Jan 30, 2019; Ames, IA, USA; Iowa State Cyclones guard Lindell Wigginton (5) shoots over West Virginia Mountaineers guard Jordan McCabe (5) at Hilton Coliseum. The Cyclones beat the Mountaineers 93-68. Mandatory Credit: Reese Strickland-USA TODAY Sports
AMES — Successfully rehabbing a tough ankle injury that sidelined him for 10 non conference games? Iowa State star guard Lindell Wigginton patiently did that.
Adjusting to coming off the bench as a supremely-skilled sixth man for the first time in his career? The sophomore from Nova Scotia’s done that well, too.
Taking his game to the next level during a season filled with personal adversity? Wigginton’s adeptly completing that task, as well.
Call him unfazed. Driven. Confident in the face of any challenge.
Whatever the root cause, Wigginton’s ability to adapt to and overcome an array of stressful situations doesn’t remotely surprise Cyclones coach Steve Prohm.
“I just think it speaks about his character,” said Prohm, whose No. 19 team (19-6, 8-4) faces injury-plagued Baylor (16-9, 7-5) at 8 p.m. Tuesday (ESPN2) at Hilton Coliseum. “He’s a tremendous kid. He’s great in the classroom. I’ve never had — in the two years that I’ve coached him, I’ve never had anybody ever call and say, ‘Hey, it’s a missed class,’ or it’s, ‘Hey, he’s late.’ Never. Not one time. And that’s not always the norm. You’re gonna have a hiccup here or there, but I’ve never gotten a call like that about him. So he handles himself, number one, the right way, and that speaks volumes about his character.
“And he’s been able to kind of weather some storms, because everything hasn’t been perfect. Whether it’s been decisions that I’ve made, or the injuries, or the way the games have gone, but he’s handled everything really, really well and that’s just going to prepare him and help him better as he goes forward in the future, but when he’s playing well and at a high level for us and making shots — and I think he’s made a really big step this year of getting others involved. When he’s doing that, he’s really, really good for us.”
He’s doing that now.
Wigginton scored 11 or fewer points in five of his first Big 12 games and struggled to find a rhythm on both ends of the floor.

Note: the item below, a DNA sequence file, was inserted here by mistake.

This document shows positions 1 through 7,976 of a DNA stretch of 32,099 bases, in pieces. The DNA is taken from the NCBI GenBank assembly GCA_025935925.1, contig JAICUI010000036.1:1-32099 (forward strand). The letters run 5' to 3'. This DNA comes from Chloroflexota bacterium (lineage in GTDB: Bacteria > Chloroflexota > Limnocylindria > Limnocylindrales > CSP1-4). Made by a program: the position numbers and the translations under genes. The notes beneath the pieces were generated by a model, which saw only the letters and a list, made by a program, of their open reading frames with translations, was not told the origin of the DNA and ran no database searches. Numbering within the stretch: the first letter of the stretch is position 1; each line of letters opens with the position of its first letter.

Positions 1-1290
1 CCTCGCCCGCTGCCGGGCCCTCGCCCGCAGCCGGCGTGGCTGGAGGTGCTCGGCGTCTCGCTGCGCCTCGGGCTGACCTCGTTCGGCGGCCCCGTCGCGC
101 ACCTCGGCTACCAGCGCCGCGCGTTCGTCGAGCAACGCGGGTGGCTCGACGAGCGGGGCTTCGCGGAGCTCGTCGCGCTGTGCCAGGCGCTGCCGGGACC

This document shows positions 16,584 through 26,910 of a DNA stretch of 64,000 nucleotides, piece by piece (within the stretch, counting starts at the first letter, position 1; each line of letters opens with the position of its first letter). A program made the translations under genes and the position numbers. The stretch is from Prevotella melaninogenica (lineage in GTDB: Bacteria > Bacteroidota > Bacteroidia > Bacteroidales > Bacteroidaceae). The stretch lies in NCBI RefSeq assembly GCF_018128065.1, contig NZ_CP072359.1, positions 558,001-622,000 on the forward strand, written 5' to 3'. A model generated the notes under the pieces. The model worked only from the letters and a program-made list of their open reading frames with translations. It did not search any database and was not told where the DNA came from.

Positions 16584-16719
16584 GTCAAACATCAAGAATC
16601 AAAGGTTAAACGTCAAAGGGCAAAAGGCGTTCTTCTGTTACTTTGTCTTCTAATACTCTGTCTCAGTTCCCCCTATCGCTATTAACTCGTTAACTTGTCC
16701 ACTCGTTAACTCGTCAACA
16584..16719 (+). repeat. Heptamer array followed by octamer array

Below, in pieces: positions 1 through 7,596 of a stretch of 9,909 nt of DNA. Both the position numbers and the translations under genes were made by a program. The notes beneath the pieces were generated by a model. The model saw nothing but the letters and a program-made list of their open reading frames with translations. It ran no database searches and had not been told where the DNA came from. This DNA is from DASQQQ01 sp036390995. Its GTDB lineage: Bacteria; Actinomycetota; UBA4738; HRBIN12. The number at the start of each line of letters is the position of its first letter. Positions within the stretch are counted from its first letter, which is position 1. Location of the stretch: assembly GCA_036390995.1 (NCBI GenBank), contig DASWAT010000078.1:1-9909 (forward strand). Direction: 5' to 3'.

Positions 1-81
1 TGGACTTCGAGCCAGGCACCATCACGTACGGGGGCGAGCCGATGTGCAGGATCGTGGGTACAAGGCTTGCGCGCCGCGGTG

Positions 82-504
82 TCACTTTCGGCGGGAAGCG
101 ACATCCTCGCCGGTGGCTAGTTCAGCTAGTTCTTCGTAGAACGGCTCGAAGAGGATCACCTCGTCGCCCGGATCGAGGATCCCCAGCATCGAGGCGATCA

Since, he’s mostly thrived, pouring in 18 or more points in four of six games — including a bravura 23-point performance on 7-for-9 shooting in Saturday’s 78-64 rout of conference leader Kansas State in Manhattan.
“I’ve got a tough mind,” Wigginton said of this season’s ups and downs. “I’ve been through a lot in my life, so this ain’t really nothing.”
Five games into Big 12 season, Wigginton was shooting 29 percent from 3-point range.
Over the last six games, he’s a sizzling 51.6 percent from distance (16 of 31) and is leading ISU in scoring (17 points per game) during that span.
“My coaches and my teammates always keep me confident,” said Wigginton, who shot 40 percent from 3-point range last season while earning Big 12 All-Newcomer Team honors. “I always knew I would get back there at some point. My shooting stroke didn’t just leave me. I know I was going to get it back at some point.”
The Cyclones will need Wigginton to be at his best against the Bears’ tough zone defense. Baylor guards Makai Mason (who scored 25 on ISU in Waco) and King McClure will be game-time decisions as they mend from injuries, but the Bears remain burly and athletic up front while sorting through backcourt health issues.
“Their kids compete,” Prohm said. “We know it’s gonna be a physical game; a game about toughness and discipline. We’ve got to match that challenge.”
Wigginton aims to do just that. He considers the last six games to be “back to normal” rather than anything to brag about. And sixth man or not, he remains a vital cog for Big 12 title-contending ISU team seeking to improve to 5-1 in its most recent league games.
“I just want to bring anything I can to the table to get a win,” Wigginton said.